As a female leader, Soofi has also learned a lot from her multicultural female team members. “As Cheryl Sandberg has mentioned in her book ‘Lean In’, women generally have a harder time taking a seat at the table! In some cultures this feeling is even stronger due to cultural factors. What I found for myself and many great talents in my teams was that gradually pushing ourselves out of comfort zones by taking challenging assignments, leading projects and teams and being the voice and face of the team was a great way to build confidence in yourself and take your rightful seat at the table. Don’t be afraid of failure and do not internalize it if it happens. Having a mentor to help you in this journey by providing advice but also constructive criticism and course correction when needed is key to success,” Soofi says.
Another aspect is that as a woman, building strong negotiation skills is a must. “Whether negotiating for a new position, salary, etc., do your homework, know where the bottom line and the absolute non-negotiable variable are for you, but also understand where you can compromise. At the same time, do not be afraid of hearing “no” and do not take things personally.”
Laura Gutierrez Becerra: What would be your number one piece of advice to young women professionals who are planning to be leaders in food safety?
Neshat Soofi: Don’t be shy! Reach out to experienced professionals in the industry; there are plenty of higher-level peers who will be willing to help you. A good mentor is priceless. I have a personal story to share: About four years ago, I got a message through LinkedIn from someone who has just moved to the US. I had not met her before, and she asked me if we could meet and talk about the food industry and jobs in the US. We met and I happily shared my experience and advice in seeking jobs, helped her with a mock interview and resume, and anything else I could. Four years later, she is a quality assurance manager in one of the largest food companies here in the United States. We have stayed great friends, and I am so proud of her resilience and success.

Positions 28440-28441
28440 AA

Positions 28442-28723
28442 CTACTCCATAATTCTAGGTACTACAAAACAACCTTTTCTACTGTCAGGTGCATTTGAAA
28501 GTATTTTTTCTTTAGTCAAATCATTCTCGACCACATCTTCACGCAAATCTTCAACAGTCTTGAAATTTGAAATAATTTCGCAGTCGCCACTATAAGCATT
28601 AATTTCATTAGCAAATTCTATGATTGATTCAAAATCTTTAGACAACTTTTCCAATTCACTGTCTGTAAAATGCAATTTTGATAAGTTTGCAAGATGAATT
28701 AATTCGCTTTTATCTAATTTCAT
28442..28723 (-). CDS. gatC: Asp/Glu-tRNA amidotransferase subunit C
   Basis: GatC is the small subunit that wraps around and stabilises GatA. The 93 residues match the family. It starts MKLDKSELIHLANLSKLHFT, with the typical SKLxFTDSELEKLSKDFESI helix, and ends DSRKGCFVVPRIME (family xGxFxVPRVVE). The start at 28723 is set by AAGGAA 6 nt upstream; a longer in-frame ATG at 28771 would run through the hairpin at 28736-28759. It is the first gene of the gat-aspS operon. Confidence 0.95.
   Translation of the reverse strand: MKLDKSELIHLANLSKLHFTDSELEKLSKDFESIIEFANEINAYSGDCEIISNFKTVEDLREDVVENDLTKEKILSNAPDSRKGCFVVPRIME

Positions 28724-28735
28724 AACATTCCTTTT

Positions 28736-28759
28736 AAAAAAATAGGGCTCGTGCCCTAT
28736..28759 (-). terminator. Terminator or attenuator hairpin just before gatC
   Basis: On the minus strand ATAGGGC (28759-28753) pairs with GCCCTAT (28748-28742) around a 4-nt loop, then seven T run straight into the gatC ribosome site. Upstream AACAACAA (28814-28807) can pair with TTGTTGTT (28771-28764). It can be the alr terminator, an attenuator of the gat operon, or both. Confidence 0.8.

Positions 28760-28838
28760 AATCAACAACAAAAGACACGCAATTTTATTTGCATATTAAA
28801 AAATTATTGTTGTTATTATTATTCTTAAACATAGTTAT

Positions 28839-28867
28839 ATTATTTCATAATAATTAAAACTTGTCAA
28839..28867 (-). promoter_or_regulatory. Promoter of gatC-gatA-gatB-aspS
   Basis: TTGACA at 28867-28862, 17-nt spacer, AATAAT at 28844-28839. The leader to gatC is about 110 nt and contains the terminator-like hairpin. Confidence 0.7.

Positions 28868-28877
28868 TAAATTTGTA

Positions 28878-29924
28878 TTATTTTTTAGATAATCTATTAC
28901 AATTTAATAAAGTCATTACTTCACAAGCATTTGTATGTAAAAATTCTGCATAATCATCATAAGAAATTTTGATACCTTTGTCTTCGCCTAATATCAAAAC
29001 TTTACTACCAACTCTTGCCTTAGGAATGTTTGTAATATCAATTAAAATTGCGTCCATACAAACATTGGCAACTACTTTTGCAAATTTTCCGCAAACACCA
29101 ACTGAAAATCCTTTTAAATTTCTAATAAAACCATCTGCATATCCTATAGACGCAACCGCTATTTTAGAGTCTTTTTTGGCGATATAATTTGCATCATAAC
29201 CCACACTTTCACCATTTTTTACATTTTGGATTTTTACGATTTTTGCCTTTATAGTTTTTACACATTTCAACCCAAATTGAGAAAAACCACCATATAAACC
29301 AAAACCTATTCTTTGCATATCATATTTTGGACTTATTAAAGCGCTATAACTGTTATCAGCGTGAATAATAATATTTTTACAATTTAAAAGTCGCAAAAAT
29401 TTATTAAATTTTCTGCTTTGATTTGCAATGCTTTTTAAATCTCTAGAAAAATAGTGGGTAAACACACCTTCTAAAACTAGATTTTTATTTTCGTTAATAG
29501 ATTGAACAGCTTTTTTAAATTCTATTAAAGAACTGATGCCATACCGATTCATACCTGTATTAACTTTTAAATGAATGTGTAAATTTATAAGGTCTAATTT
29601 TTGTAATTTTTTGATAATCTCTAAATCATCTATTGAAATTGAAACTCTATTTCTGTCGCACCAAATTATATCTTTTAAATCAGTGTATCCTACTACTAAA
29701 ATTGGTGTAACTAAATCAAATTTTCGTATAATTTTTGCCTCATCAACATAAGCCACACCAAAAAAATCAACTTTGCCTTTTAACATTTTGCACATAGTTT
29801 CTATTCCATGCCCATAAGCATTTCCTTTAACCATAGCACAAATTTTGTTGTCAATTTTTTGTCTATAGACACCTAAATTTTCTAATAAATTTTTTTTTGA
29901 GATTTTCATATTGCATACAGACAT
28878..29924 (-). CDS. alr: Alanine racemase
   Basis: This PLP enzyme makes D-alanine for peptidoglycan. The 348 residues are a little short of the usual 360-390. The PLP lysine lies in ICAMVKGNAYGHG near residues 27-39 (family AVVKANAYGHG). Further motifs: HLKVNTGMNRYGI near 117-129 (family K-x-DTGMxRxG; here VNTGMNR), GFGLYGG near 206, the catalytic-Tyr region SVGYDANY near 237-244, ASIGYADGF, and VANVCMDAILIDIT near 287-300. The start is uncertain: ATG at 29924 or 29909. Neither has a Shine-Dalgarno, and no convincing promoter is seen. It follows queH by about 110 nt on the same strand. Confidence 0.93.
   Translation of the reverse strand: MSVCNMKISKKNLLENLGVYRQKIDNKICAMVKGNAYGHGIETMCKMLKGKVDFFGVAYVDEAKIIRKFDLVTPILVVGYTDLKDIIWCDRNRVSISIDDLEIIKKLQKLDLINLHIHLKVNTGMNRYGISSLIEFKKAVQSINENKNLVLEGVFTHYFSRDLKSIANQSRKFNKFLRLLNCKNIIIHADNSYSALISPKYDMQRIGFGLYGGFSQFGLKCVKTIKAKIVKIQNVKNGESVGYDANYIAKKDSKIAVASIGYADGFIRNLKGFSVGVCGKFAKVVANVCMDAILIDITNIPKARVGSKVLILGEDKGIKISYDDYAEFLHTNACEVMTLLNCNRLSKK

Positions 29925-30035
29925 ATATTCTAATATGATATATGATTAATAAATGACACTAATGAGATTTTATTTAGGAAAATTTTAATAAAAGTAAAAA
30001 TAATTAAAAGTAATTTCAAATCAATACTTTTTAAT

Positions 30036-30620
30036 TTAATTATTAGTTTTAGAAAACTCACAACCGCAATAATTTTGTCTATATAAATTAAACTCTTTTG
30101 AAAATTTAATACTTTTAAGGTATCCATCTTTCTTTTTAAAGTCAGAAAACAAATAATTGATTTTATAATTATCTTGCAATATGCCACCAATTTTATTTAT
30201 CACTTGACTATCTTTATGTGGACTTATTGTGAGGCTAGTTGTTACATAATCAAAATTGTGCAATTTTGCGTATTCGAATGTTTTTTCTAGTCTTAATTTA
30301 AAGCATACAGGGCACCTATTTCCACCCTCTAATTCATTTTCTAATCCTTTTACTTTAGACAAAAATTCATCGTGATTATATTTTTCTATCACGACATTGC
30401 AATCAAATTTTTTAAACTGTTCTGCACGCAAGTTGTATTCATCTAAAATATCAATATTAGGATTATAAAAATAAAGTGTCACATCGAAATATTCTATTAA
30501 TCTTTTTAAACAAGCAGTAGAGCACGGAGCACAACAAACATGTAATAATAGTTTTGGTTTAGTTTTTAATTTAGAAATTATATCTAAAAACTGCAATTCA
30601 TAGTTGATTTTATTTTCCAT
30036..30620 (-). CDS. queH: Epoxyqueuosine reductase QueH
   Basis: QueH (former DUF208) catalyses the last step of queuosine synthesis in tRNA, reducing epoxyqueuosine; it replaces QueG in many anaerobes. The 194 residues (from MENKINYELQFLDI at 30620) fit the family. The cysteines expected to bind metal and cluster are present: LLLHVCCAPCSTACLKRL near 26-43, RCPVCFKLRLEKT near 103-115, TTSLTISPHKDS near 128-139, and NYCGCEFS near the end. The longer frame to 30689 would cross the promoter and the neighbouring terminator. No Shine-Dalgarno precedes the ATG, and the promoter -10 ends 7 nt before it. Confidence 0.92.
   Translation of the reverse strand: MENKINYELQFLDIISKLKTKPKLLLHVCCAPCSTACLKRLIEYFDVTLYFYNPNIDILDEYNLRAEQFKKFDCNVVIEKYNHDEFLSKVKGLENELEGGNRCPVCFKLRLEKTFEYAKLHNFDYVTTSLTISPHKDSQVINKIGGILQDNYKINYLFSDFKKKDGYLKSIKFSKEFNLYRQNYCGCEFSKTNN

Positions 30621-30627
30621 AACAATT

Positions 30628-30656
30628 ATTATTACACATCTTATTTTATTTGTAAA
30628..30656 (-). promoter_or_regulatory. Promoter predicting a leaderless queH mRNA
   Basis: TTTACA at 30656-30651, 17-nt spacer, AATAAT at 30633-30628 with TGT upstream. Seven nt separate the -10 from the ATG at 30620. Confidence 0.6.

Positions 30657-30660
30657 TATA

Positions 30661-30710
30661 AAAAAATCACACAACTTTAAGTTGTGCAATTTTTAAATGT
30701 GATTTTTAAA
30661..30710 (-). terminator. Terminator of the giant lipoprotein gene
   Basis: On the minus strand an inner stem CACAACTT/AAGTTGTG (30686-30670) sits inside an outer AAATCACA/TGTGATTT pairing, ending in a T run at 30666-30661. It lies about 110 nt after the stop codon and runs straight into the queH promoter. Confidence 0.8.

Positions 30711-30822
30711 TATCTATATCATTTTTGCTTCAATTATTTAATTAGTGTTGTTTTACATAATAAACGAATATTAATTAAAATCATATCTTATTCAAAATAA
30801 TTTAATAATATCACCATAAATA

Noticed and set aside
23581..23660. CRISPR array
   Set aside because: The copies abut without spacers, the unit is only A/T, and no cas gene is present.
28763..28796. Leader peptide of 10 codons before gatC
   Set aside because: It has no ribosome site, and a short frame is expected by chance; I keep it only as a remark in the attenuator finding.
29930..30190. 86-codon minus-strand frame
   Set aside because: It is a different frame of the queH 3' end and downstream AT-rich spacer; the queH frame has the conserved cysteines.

Gutierrez Becerra: Is there an unforgettable story during your career journey that still has an impact?
Soofi: When I was working in Canada in food manufacturing, I was called to the processing line one day regarding a potential foreign object issue. I stopped the line to find out the root cause. At the same time there was a lot of pressure to resume production since this was an order for a major account. Under pressure, I agreed to start the line with adding inspection and controls that I knew in my guts were not sufficient. The products were shipped, and we started to get a series of complaints about foreign objects in the product. Thank god there was no injury, but as you can imagine, that major account was not happy with the situation and we lost the business with them. It was a major loss and my boss from the head office came for a visit to our plant. I tried to explain why I had allowed the production to resume and release the product because we couldn’t have a late shipment. In response he asked me one question, “What’s your job title?” I responded, “I am the food safety and quality assurance manager.” His comment was, “I am glad you remember. Your first priority is minimizing risk to consumers and company reputation. I am sure you took that into consideration when you okayed the release, [but] if not, please remember in future”. I expected him to be angry and was even prepared to be fired, but his quiet answer was more impactful. This is a lesson I remember to this day—there are rarely black and white situations in life, even in food safety. The key is to assess the risk and not let outside pressures impact your assessment and decisions.
Gutierrez Becerra: What do you hope to see in the next three to five years in terms of development and mentoring women in the industry?
Soofi: I see a need for networks like yours to connect new industry professionals regardless of gender to the more veteran experts on an as-needed basis—almost like a hotline, where food safety professionals can ask for advice and mentoring in a confidential and safe environment. This is becoming easier in a post-COVID era where virtual connections are becoming more of a norm than exception, and people from all over the world are learning to connect in ways that were not easy and personally comfortable in the past.
I also want to see a better appreciation of the importance of food safety programs in organizations, especially at leadership levels. We need to better articulate what additional values (efficiencies, better cultures, productivity, etc.) a great food safety program brings to the organization. I want food safety functions to be at the leadership tables and part of developing company strategies and directions. We can’t be only remembered when bad things happen and in the middle of a crisis. Food safety and quality leaders should be at the forefront of organizational leadership, all the way to the C-suite.